With most locals departing the cities in droves during August, you would be forgiven for thinking that this would result in the cities being less crowded. Instead, this is when the tourists really descend on the cities, meaning even longer wait times and large bustling crowds devoid of the local personality and charm.
Most festivals, celebrations, concerts, and sports events take place in Europe during the summer months, so if you’re planning to attend, it’s best to book your travels well in advance.
The winter months are usually quieter, however, the Christmas and New Year holidays can see a spike in visitor numbers. If you’re planning on a ski trip in the mountains, the months between December and March are the busiest.
Northern Europe, particularly Finland, Sweden and Norway, will see a spike in the winter months (October to March) as tourists come to experience the magical northern lights and soak up the winter wonderland vibes. Of course, some other European winter destinations also see a spike.
Weather in Europe
Overall, Europe’s weather is mild and temperate. But, because of the various topographies that make up this continent, it can vary dramatically from one place to another.
For this reason, it’s easier to split Europe into broader regions and take an average, specifically when talking about the weather.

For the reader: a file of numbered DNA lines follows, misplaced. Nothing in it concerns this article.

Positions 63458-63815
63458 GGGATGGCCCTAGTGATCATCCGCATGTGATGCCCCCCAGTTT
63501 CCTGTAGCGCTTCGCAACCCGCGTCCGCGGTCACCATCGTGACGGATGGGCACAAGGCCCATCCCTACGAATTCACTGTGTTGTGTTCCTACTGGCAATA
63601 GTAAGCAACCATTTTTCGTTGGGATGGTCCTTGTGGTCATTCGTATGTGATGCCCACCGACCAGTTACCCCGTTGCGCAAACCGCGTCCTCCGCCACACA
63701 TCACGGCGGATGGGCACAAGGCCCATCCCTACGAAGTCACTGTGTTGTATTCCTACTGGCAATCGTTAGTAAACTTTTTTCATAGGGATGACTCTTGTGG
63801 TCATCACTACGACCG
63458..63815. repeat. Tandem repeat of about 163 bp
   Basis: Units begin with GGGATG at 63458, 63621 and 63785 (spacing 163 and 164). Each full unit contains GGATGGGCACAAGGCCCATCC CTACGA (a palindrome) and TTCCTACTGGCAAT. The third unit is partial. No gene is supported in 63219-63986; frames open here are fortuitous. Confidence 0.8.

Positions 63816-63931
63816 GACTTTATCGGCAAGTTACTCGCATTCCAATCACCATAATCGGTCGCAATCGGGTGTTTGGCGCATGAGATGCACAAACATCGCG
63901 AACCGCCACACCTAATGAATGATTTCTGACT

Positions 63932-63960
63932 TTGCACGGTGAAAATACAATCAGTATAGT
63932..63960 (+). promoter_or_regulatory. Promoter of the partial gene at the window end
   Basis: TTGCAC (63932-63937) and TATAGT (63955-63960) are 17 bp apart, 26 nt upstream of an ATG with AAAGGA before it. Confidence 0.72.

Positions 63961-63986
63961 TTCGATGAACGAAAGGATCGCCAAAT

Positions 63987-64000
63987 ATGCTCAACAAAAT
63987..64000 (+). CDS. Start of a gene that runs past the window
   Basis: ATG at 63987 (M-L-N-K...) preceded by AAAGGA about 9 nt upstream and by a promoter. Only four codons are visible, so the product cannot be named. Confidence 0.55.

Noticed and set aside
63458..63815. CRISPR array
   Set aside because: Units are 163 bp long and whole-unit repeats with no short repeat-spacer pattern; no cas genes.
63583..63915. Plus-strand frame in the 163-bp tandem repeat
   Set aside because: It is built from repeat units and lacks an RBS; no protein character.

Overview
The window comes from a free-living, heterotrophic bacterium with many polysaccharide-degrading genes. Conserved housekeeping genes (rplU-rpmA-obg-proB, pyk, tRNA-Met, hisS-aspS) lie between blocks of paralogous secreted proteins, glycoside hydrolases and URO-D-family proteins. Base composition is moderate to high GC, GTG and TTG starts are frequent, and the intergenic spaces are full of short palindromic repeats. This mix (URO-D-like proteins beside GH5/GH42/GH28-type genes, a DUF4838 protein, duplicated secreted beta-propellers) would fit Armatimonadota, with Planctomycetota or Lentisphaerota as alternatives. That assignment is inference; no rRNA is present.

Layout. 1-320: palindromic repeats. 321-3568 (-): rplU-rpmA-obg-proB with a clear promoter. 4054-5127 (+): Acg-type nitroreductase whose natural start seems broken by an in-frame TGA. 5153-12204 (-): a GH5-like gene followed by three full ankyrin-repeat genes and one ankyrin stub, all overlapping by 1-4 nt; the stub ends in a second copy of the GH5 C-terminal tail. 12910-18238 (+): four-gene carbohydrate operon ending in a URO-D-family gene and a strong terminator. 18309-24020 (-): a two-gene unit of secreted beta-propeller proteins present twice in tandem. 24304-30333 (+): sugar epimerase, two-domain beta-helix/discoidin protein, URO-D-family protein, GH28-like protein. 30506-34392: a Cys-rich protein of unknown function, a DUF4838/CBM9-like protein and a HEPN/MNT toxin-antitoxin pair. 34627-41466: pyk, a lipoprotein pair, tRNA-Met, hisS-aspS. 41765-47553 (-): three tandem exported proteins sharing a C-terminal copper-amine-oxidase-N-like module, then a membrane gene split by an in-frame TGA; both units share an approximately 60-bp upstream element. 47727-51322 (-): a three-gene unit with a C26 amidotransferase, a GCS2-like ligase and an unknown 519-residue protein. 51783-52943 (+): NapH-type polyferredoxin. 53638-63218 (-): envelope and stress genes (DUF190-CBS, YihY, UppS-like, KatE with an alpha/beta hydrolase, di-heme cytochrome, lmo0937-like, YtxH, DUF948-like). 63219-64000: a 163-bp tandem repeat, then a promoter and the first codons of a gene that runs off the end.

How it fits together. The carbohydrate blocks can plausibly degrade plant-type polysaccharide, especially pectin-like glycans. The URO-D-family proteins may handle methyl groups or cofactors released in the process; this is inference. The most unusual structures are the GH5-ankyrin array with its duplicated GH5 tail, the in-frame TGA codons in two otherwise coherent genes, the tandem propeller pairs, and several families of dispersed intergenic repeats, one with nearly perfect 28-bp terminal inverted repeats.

Northern Europe experiences a cooler climate with dramatic variations between winter and summer. Generally, the winters are long and harsh. In the sub-arctic far north, winter is extremely dark with only a few hours of daylight. The summers are lovely and mild, if a little long in the coming. The days are long, sometimes extremely so in places such as Iceland.
Western Europe features a pleasant sub-tropical climate with plenty of moisture. The winters are cold and wet, while the summers are mild and humid. Precipitation isn’t seasonal and can occur at any time of year.
Southern Europe features a classic Mediterranean climate – hot and dry summers ideal for a beach holiday between May and July. The winters are mild and wet.
In Central and Eastern Europe, winters are colder with higher precipitation and more chances for snow. The summers here can get very hot. In fact, when I was backpacking the Balkans in May 2019 I was taken aback by the sheer heat.